Summer Festivals Celebrate Art and Music in the SOUTH OF FRANCE

Dov Rudnick explores the colorful seasonal festivals of Languedoc-Roussillon and finds a magical mosaic of history, culture and contemporary arts

Place de la Comedie Montpellier, Montpellier Place de la Comedie, Montpellier. Image: Cecil Mathieu

Before we even touched ground in the south of France, as I peered out the window of our plane, I was struck by a sense of wonder and magic of the region. It was the sight of the famous Roman aqueduct, Pont du Gard, couched neatly in the rolling hills of the Languedoc-Roussillon province, that provided a sense of the wonders to come. The bridge appeared so stately and well-preserved that I doubted for a moment that it was in fact the famous ruin. A feeling of awe in the presence of historical monuments is, of course, a famous sensation for travelers to Europe. At once exhilarating and confounding, you find yourself asking “What is the significance of these relics of the past,” which of course both bear witness to history and also serve practical purposes in the everyday life of Europeans. The fact that people go on about their lives surrounded by so many old buildings and monuments is almost as amazing as the monuments themselves. You begin to wonder how locals here look at the world compared to those of us who don’t live among man-made reminders of the ancient past.

My wife and I were in France to experience some of the arts festivals in the Languedoc-Roussillon. During the summer months, performance festivals are ubiquitous in the region. It is as if every town and city is in competition with one another to exhibit the finest and most distinguished of cultural events. Our first stop was Montpellier Danse held in the capital city of the Languedoc-Roussillon. The festival is a dance lover’s dream. Last year alone, nearly 60 concerts of diverse genres were presented over 16 days. Most of the concerts were in walking distance of each other in the historic center of Montpellier, a web of medieval streets that is reserved for pedestrian traffic only. The loveliness of Montpellier’s Centre Historique is a big part of the festival’s allure.

Courtyard of Cite de Agora Courtyard of Cite’ de Agora

The festival’s home base is the Cite’ de Agora, a converted 16th century monastery now dedicated exclusively to the art of dance. The center has five dance studios, three performance spaces and a large open courtyard that is used for social events as well as performances. The Agora’s very existence is a testament to the value placed on artistic expression in French culture. On a tour we learned that a section, which now holds an amphitheatre, once served as a women’s prison. Inmates were crowded into small, dark cells. To walk inside one gets an eerie sense of the suffering that the stone walls had seen.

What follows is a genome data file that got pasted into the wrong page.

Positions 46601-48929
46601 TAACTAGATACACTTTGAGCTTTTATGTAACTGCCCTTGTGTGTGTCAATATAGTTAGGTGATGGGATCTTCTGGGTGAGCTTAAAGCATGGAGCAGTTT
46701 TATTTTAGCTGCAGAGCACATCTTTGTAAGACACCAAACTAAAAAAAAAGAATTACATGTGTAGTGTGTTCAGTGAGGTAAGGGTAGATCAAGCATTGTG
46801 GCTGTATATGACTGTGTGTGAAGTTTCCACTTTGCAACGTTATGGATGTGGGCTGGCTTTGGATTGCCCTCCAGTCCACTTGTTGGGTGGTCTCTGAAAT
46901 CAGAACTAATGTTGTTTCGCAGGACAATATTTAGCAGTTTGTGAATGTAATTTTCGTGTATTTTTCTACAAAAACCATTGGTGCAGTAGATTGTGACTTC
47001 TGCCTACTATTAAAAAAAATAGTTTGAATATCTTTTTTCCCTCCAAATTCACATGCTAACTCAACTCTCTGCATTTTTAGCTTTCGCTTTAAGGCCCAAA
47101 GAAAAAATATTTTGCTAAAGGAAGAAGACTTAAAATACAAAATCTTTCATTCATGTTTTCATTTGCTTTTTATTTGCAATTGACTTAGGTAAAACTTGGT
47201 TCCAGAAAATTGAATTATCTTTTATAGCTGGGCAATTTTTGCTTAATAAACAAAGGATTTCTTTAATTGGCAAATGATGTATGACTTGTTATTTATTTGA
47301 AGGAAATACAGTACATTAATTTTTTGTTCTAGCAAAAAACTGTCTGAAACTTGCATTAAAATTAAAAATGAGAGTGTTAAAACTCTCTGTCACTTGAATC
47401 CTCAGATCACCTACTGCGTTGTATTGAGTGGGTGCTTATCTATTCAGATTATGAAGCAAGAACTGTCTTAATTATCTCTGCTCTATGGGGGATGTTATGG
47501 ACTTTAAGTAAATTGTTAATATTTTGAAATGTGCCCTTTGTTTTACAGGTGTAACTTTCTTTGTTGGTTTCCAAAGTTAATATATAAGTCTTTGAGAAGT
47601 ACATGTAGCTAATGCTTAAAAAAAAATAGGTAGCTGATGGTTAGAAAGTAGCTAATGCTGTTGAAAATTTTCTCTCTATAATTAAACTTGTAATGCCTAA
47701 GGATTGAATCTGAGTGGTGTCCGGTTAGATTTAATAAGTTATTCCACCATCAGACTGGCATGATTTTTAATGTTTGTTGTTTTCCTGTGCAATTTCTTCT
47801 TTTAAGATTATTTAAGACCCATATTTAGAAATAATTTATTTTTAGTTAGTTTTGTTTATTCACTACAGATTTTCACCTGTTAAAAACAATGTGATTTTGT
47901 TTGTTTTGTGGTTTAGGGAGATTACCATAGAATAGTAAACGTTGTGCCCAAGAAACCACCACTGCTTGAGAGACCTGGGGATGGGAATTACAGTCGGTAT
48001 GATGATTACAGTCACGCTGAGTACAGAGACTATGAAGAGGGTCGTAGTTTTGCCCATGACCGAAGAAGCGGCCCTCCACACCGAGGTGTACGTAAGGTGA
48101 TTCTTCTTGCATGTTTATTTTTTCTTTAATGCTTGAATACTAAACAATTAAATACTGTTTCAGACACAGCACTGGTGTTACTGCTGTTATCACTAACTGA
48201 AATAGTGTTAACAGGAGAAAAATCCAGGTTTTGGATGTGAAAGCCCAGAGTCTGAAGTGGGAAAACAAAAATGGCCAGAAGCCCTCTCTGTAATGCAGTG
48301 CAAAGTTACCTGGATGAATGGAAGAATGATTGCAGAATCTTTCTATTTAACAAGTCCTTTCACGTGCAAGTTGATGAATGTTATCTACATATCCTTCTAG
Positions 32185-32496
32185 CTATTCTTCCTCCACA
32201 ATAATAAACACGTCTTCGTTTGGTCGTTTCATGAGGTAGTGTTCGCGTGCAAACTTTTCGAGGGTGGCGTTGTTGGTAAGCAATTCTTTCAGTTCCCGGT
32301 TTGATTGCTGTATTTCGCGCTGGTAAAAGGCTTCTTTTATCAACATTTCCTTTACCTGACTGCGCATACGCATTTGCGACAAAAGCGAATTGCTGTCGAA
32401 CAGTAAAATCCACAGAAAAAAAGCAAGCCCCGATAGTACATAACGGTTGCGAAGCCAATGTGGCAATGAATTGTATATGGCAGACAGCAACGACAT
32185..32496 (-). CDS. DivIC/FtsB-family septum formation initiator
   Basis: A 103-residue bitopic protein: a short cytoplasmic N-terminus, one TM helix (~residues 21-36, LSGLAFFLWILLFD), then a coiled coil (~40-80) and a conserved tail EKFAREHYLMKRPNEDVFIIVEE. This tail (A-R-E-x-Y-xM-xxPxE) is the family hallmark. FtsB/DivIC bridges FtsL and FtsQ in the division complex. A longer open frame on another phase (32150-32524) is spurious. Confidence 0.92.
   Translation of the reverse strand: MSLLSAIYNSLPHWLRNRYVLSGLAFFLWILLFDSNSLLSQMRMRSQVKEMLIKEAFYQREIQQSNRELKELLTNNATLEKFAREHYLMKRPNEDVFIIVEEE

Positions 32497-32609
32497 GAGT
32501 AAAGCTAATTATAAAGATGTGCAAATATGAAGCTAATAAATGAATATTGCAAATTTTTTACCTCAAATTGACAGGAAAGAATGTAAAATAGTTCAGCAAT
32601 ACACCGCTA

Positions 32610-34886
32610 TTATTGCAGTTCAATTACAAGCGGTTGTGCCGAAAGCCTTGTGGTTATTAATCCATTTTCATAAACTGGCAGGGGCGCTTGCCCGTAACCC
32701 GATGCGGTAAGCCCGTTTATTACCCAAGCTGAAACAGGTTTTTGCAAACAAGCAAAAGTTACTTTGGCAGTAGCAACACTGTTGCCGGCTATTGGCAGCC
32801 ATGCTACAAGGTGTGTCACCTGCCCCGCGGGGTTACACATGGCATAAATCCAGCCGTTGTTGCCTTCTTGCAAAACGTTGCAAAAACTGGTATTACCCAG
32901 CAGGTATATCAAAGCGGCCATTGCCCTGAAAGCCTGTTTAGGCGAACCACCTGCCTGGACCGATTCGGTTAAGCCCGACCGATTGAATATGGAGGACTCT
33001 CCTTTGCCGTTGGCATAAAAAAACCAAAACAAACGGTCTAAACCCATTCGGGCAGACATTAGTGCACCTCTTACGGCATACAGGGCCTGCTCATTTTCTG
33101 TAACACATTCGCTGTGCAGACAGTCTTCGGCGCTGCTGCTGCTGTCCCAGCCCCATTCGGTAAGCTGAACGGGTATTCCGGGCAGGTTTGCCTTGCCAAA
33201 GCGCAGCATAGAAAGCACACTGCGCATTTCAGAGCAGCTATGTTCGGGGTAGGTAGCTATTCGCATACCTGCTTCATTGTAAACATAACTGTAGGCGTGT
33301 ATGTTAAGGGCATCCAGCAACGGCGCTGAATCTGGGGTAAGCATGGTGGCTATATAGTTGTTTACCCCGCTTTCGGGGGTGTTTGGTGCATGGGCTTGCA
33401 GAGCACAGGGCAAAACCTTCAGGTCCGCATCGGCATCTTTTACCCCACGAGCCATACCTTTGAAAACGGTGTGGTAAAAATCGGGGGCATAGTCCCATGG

Now past that dark chapter in its history, the Agora hosts choreographers-in-residence throughout the year. Examples include French-born Mourad Merzouki, of Algerian descent, who last year was in residence throughout the month of June and presented three full-length works for the festival. His work is worthy of note because he uses street dancers to make contemporary theatrical pieces. We caught the last of three works, “Boxe Boxe.” The piece used hip-hop dancers (B-boys, poppers and lockers) to riff on the theme of boxing. It was performed in the city’s 19th century grand Opéra Comédie. Live musicians accompanied the action with string instruments playing Ravel, Verdi and Schubert. The music brought out a different quality in a style of dance usually noted for its hard edges rather than lyrical flow. There was a sense of triumph when a standing ovation greeted the conclusion. Here was a dance style created by people from the lower classes being adored in a “palace of high culture.”

B-Boys and Ballet in the South of France
Wherever we went in the region there seemed to be a running theme of history and modernity in an ongoing conversation. In the city of Nimes, a thirty-minute drive from Montpellier, we attended France’s “Battle of the Year” competition. This is the qualifying match, which hosts the best B-boy dance crews in all of France who compete to represent the nation in the international “Battle of the Year.” The event was held in the most well-preserved Roman Arena in the world. The Nimes Arena looks like a smaller version of the Colosseum, only in better condition. B-boying has been practiced competitively since its beginnings in the streets of the South Bronx, so it seemed to be a perfect fit for this venue. As all arenas in ancient Rome, the one in Nimes was built for the purpose of entertaining the mob with gruesome competitions; gladiator vs. gladiator or against some poor wild beast. To walk through the halls and under the arcades, and to look out over the open space one can only imagine the horrific scenes the Arena had once known. But on this day the arena was filled with fun-loving French youth enthralled by dancing. Some dance critics might cite the competitive aspects of b-boying as detracting from its merits as serious art. But to stand in the Arena and reflect on the brutal past, I felt a certain pride in humanity that over time we might overcome the uglier parts of our nature to transform edifices meant for bloodshed into places for collective joy and inspiration.